I plan to put the CC1125 and PIC into deep sleep mode for around 16 seconds, using a timer interrupt to wake the PIC after this time at which point I’ll wake the radio up and wait for a transmission.  If no transmissions are received then I’ll go back to sleep for another 16 seconds.  This will hopefully keep my power consumption very low.

I’ve done some work on the message format already – this is the format of the messages arriving at the PIC from the basestation:

/* Data should be formed of:
 * 1 byte - length
 * 1 byte - device address
 * 8 bytes - our encrypted data
 *    byte 0 - message id
 *    byte 1-4 - 32-bit counter 
 *       (this prevents people performing replay attacks 
 *       on us - we check that the counter is increased
 *       from the previous message received)
 *    byte 5 - 0xFF - number of bytes to transmit in beacon mode
 *    byte 6 - 0x0A - sanity check
 *    byte 7 - 0xEC - sanity check
 * 2 bytes - status bytes from CC1125

I think I’ll have four different operation modes. The ‘message id’ field will be used to tell the PIC which mode to go in to:

  1. GPS Position Mode.  In this mode, CatTrack sends back the GPS position data from the GPS module every 10 seconds.  This will be the primary mode of operation.  It’ll send GPS data for 30 minutes before reverting back to sleep mode.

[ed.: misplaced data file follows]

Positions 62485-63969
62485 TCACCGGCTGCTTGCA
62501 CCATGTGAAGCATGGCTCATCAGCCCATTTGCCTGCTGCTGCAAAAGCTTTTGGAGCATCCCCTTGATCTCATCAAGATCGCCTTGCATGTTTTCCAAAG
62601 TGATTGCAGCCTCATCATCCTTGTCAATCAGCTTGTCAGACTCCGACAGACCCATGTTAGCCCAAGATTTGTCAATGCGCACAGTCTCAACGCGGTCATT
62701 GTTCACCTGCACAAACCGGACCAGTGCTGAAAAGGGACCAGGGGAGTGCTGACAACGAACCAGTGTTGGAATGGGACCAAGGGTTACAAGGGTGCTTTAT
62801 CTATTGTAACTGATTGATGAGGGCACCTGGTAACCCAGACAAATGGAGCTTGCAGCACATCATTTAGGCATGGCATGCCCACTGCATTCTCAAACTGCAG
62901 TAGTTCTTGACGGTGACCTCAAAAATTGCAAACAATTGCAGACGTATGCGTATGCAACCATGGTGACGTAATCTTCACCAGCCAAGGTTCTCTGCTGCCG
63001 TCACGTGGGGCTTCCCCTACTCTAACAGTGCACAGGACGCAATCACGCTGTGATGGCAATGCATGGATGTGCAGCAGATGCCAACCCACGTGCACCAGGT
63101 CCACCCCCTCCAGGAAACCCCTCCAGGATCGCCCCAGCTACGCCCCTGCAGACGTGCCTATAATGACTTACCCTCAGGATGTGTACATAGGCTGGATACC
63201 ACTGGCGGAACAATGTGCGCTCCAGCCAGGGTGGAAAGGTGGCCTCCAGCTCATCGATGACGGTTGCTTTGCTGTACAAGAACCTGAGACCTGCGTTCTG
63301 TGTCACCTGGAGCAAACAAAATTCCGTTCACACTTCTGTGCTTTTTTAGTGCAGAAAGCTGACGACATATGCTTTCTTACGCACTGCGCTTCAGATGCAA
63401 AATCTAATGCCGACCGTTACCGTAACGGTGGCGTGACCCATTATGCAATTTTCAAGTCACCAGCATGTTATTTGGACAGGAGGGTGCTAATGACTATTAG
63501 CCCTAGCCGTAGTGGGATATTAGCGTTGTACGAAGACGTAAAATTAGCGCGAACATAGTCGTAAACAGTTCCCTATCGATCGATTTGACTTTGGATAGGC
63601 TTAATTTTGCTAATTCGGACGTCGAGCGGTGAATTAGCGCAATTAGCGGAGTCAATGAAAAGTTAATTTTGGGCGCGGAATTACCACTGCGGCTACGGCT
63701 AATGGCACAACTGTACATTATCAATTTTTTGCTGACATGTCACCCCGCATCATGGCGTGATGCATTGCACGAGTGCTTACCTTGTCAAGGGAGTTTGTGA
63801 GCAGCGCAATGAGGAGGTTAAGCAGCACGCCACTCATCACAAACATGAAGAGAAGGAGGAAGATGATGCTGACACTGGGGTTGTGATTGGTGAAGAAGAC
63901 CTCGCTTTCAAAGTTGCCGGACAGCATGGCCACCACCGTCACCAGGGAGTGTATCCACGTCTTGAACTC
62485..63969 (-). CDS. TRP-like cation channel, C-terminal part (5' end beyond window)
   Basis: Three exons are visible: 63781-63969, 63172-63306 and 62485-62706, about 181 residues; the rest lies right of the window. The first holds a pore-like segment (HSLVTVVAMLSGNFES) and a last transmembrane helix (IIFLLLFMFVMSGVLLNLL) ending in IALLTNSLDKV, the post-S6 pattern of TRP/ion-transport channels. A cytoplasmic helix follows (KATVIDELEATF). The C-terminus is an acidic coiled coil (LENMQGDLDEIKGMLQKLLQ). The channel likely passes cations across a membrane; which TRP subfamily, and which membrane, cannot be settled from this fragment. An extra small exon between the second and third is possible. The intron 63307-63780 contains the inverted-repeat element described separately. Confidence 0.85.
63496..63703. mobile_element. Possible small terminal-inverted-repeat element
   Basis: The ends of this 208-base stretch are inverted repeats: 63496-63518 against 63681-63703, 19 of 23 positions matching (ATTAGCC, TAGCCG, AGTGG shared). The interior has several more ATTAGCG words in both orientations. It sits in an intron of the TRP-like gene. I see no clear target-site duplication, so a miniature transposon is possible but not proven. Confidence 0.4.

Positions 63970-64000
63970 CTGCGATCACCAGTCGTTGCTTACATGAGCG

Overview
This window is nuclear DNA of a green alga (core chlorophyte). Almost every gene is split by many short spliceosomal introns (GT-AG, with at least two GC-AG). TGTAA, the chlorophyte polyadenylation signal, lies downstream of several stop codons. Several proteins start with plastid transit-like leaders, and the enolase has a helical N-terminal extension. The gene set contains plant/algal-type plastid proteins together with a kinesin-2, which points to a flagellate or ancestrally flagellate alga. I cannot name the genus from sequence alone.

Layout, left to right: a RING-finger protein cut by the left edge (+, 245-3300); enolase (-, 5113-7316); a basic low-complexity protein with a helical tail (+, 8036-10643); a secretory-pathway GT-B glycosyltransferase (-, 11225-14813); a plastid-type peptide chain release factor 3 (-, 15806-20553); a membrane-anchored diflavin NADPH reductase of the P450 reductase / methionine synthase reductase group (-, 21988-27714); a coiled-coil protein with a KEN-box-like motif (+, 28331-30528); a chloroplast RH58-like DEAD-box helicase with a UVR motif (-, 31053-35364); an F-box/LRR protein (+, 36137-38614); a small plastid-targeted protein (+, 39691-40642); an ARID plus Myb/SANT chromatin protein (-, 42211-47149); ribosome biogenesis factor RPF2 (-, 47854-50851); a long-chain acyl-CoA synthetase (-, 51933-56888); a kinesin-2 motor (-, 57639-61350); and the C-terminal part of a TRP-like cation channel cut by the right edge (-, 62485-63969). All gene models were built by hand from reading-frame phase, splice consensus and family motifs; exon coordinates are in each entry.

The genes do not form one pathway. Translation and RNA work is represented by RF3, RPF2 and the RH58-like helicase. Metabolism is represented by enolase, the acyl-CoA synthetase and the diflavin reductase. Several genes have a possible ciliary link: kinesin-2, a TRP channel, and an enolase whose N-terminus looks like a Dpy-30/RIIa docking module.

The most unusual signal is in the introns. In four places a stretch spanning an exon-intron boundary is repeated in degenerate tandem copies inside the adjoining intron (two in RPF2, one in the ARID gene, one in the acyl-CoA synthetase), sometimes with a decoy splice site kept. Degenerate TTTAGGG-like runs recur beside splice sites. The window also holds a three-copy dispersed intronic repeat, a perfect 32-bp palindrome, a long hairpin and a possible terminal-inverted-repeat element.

2. Stop Mode. This mode tells the PIC to stop whatever it’s doing and go back to sleep.
  3. Beacon Mode.  In this mode, CatTrack will send back a short message containing just the battery voltage, once per second, up to the number of times specified in the request.  It is intended that this mode is firstly used to check the battery life left in the collar, but also could be used to hone in on the cat, if the GPS isn’t working (the cat could be stuck in a garage for example).  I will be able to monitor the signal strength of this message from the basestation and thus will be able to work out roughly where he is.
  4. RF Test Mode.  This mode will be used to verify the antenna match.  The PIC will instruct the CC1125 to sweep a tone from around 850 MHz to 880 MHz.  I will then be able to set up a spectrum analyser nearby and ensure that peak power is received at the design frequency – 868 MHz.